Each year a Guillemot field worker arrives on Skomer in April to continue the project. These elusive creatures spend most of their time at the Amos in the company of around 2,500 Guillemots. The season begins with re-sighting of individually colour ringed Guillemots to enable estimates of annual survival. Then as breeding pairs start to form, a sample of around 100 breeding sites are mapped and their progress monitored throughout the season. This includes recording the timing of egg laying, chick hatching, fledging and breeding success.
|A Guillemot with Sand Eel|
A Guillemot field worker in her natural habitat
Once the chicks have hatched their diet is recorded over a 13 day period by identifying fish in the adults’ bill before it is fed to a chick. The grand finale of the season occurs in late June and involves the arrival of Tim, his ringing team and lots of climbing gear. This means it’s time to abseil onto the Amos where we colour ring around 300 Guillemot chicks and collect fish samples.
The Guillemot colony at the Amos
This year was a slow start with fog, wind and rain but gradually the Guillemots arrived and faithfully returned to their respective breeding ledges. The first egg of the season was seen on 1st May. When drawing comparisons we use the median lay date as this is a more accurate representation of what’s going on. This year the median lay date was 11th May which is 6 days later than in 2017. Often the first egg is an outlier and tends to be lost, however, this year it survived to yield the first chick which was seen on 31st May. The median hatch date was 13th June which is 7 days later than in 2017. In comparison to last year, chicks were fed more sprat and but fewer sandeels and Gadids (cod). This is a promising finding as sprats are a much higher quality prey.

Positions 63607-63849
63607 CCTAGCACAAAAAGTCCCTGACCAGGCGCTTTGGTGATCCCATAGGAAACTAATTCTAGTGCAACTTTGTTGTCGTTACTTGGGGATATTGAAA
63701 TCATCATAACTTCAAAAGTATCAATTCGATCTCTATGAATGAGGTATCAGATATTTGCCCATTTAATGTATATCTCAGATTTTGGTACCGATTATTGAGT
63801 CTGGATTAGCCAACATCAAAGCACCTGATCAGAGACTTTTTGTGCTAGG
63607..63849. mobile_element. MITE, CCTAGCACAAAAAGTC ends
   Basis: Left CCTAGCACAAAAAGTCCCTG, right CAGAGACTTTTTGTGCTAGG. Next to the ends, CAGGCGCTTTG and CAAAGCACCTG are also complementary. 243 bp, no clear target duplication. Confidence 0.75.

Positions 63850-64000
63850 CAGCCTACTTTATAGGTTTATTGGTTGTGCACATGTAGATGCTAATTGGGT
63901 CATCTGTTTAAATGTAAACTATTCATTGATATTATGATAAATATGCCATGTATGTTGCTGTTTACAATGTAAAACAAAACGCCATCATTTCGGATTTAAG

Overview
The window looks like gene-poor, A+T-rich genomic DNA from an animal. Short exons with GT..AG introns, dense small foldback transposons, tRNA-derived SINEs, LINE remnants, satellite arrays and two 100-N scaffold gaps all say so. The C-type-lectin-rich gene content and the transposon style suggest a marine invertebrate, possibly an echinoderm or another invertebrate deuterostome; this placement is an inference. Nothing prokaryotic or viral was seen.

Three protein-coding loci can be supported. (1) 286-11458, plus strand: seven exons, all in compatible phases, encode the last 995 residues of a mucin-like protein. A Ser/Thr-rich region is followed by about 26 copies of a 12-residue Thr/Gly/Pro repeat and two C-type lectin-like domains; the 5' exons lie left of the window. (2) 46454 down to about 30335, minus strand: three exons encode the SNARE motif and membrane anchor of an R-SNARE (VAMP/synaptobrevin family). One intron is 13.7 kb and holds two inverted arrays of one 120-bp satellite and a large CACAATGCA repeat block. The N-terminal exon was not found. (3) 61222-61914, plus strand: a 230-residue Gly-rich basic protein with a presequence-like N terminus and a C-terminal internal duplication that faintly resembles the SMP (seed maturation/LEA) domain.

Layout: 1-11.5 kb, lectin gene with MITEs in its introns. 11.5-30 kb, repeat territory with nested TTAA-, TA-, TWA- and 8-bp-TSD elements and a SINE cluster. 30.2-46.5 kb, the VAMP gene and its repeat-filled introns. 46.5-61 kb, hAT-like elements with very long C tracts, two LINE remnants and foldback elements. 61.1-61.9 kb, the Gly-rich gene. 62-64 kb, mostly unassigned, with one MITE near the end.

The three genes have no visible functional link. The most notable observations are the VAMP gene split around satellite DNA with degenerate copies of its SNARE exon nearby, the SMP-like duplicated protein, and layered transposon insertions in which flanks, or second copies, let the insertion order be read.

|The ringing team|
|A Guillemot chick|
Unfortunately in 2014, the funding for this project was cut and it has since relied upon donations. To find out more and help secure the future of this invaluable study please visit: www.justgiving.com/fundraising/Guillemotsskomer
By Hannah Meinertzhagen – Guillemot field worker